GRADE Guidance for Complex Social Interventions

This project, funded under the NCRM Methodological Research Projects funding call, brings together an international collaboration that aims to develop a methodology for rating the certainty in the estimates of effect of complex interventions.

Principal Investigator: Professor Paul Montgomery

International Co-Investigators: Dr Sean Grant – RAND Corporation, Santa Monica, USA, Dr Jane Dennis – Research Synthesis Ltd, Bristol, UK, Dr Erik von Elm – Institut Universitaire de Médecine Sociale et Preventive (IUMSP), Lausanne, Switzerland, Dr Eva Rehfuess – Institute of Medical Informatics, Biometry and Epidemiology Ludwig-Maximilians – University, Munich, Germany, Prof Geraldine Macdonald – University of Bristol, Bristol, UK, Dr Susan Norris – World Health Organization (WHO), Geneva, Switzerland

This project, funded under the NCRM Methodological Research Projects funding call, brings together an international collaboration that aims to develop a methodology for rating the certainty in the estimates of effect of complex interventions.

It is now standard practice for policy makers to draw on systematic reviews as the superior source of evidence to inform decision-making regarding effective interventions. Social interventions, commonly applied within the disciplines of international development, psychology, education, social work and welfare, criminology and public health, are frequently conceptualised as complex. This means they might involve a number of interacting components, multiple outcomes, levels of target (such as communities and entire populations) and diverse delivery formats. In addition, they might be more amenable to contextual factors and intervention implementation issues. For the research synthesis endeavours to be effective in guiding policy and practice, they must utilise adequate methodology that reflects the unique features of these interventions.

The most prominent system to guide evidence-informed decision-making has been developed by the Grading of Recommendations Assessment, Development and Evaluation Working Group (GRADE) in clinical medicine.

  • The GRADE approach provides a systematic and transparent process of rating the "best-available evidence" to inform recommendations for practice.
  • Having been endorsed by more than 80 organisations worldwide, including the Cochrane Collaboration and the World Health Organisation (WHO), the applicability of the GRADE approach outside of clinical practice has been questioned, in part because of differences of the evidence base in biomedical and social practice domains.  
  • Many researchers argue that GRADE does not adequately address the range of methods available for assessing the effectiveness of social interventions, such as different quasi-experimental study designs. In many cases this results in downgrading the quality of the “best evidence possible” for these interventions.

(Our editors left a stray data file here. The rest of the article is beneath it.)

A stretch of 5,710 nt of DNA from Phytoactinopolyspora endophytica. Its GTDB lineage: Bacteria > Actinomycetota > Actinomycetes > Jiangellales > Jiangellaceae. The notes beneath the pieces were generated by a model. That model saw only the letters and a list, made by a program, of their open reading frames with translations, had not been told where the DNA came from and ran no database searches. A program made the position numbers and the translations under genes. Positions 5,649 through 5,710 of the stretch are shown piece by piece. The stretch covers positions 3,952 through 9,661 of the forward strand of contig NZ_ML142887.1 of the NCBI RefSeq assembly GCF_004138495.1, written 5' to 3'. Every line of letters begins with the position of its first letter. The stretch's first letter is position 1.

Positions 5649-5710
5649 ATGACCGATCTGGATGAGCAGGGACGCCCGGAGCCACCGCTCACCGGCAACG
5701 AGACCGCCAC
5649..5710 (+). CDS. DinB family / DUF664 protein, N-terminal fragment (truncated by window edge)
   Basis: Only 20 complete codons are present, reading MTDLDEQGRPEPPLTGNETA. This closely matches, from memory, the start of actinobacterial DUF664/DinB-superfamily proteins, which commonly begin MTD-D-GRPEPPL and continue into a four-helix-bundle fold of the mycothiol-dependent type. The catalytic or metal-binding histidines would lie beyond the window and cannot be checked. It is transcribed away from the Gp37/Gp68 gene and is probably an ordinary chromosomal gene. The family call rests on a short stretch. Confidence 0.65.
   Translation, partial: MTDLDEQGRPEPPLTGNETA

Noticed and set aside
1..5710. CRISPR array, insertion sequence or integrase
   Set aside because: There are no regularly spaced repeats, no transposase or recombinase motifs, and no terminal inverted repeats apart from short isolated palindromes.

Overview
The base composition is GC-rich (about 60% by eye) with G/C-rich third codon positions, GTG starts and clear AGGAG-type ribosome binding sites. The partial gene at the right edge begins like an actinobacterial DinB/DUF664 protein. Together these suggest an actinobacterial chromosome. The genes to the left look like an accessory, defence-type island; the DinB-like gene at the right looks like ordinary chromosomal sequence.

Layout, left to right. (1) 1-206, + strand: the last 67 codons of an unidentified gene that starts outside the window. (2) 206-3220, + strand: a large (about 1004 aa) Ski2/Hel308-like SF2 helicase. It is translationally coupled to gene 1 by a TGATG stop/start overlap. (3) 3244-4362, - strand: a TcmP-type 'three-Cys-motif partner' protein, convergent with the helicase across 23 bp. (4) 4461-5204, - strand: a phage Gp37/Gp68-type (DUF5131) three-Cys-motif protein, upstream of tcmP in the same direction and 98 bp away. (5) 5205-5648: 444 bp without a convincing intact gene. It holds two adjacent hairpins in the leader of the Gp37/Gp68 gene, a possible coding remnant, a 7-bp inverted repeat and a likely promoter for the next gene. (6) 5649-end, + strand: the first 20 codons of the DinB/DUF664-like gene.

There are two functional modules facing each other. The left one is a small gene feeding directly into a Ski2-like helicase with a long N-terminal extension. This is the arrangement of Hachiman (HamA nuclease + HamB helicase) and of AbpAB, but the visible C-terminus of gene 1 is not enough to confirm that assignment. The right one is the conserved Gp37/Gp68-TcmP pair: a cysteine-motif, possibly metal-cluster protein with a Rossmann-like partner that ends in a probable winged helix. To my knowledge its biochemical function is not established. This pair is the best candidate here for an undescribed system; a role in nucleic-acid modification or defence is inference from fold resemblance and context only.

Project aims

The project aims to:

  • advance and disseminate the GRADE guidance for complex social interventions
  • with the coordination of a Steering Committee of leading experts in the field, the project team will first organise an international online panel involving multidisciplinary expertise to identify aspects that need to be modified in the GRADE approach for complex interventions.
  • following the online expert panel, a consensus meeting will be hosted with a select group of participants to build consensus for the new GRADE guidance.
  • throughout all the phases of the project, the project team will closely collaborate with the GRADE Working Group to assure the project output follows the rigorous procedures followed by the group

Related publications

Montgomery, P., Movsisyan. A., Grant, S., Macdonald, G. & Rehfuess, E. (2019). Considerations of complexity in rating certainty of evidence in systematic reviews: a primer on using the GRADE approach in global health. BMJ Global Health. 4:e000848. 

Grant., S., et al (on behalf of the CONSORT-SPI Group, including Montgomery, P.). (2019). The CONSORT‐SPI 2018 Extension: A New Guideline for Reporting Social and Psychological Intervention Trials. Addiction. Vol. 114(1). p.p.4-8.

Movsisyan A, Dennis, J, Rehfuess E, Grant S, Montgomery P. Rating the quality of a body of evidence on the effectiveness of health and social interventions: A systematic review and mapping of evidence domains. Research Synthesis Methods. 2018 doi: 10.1002/jrsm.1290

Movsisyan A, Melendez-Torres GJ, Montgomery P. Outcomes in systematic reviews of complex interventions never reached "high" GRADE ratings when compared to those of simple interventions. J Clin Epidemiol. 2016;78:22-33. doi: 10.1016/j.jclinepi.2016.03.014

Movsisyan A, Melendez-Torres GJ, Montgomery P. Users identified challenges in applying GRADE to complex interventions and suggested an extension to GRADE. J Clin Epidemiol. 2016;70:191-9 . doi: 10.1016/j.jclinepi.2015.09.010

Movsisyan A, Melendez-Torres GJ, Montgomery P. A harmonised guidance is needed on how to “properly” frame review questions to make the best use of all available evidence in the assessment of effectiveness of complex interventions. J Clin Epidemiol. 2016;77:139-141. doi: 10.1016/j.jclinepi.2016.04.003